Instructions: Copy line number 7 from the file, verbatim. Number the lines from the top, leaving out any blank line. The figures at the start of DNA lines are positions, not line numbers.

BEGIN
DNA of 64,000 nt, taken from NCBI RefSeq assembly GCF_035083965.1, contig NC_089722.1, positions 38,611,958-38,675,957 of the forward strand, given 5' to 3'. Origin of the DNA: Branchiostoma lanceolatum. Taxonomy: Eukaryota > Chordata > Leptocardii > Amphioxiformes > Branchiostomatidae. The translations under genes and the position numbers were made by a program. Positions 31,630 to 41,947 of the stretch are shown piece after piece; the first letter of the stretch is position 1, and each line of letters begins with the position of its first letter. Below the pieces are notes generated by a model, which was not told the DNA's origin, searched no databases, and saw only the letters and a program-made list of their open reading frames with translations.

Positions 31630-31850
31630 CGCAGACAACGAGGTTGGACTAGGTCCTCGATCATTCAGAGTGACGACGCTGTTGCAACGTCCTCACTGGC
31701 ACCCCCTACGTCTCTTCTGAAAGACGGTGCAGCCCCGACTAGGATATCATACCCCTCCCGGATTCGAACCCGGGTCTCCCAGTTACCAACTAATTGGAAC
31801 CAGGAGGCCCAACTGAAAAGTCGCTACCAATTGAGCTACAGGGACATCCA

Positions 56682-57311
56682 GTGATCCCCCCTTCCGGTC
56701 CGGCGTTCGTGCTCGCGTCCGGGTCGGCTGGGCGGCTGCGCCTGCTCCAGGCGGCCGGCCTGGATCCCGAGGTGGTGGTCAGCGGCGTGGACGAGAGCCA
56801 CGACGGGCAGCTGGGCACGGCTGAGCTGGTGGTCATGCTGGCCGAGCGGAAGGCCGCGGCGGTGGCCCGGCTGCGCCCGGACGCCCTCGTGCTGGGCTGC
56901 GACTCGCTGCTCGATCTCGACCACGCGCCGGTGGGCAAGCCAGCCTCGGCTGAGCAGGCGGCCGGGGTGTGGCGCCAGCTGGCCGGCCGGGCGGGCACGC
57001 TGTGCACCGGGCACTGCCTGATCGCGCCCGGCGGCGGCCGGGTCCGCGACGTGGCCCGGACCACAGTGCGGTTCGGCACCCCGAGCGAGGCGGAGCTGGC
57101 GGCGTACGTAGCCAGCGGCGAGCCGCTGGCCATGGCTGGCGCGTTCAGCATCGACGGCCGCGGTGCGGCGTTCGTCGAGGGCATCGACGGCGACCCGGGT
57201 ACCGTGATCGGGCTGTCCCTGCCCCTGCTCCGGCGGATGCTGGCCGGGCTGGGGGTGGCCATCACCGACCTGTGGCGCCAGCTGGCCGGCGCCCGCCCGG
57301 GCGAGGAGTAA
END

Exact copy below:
56682 GTGATCCCCCCTTCCGGTC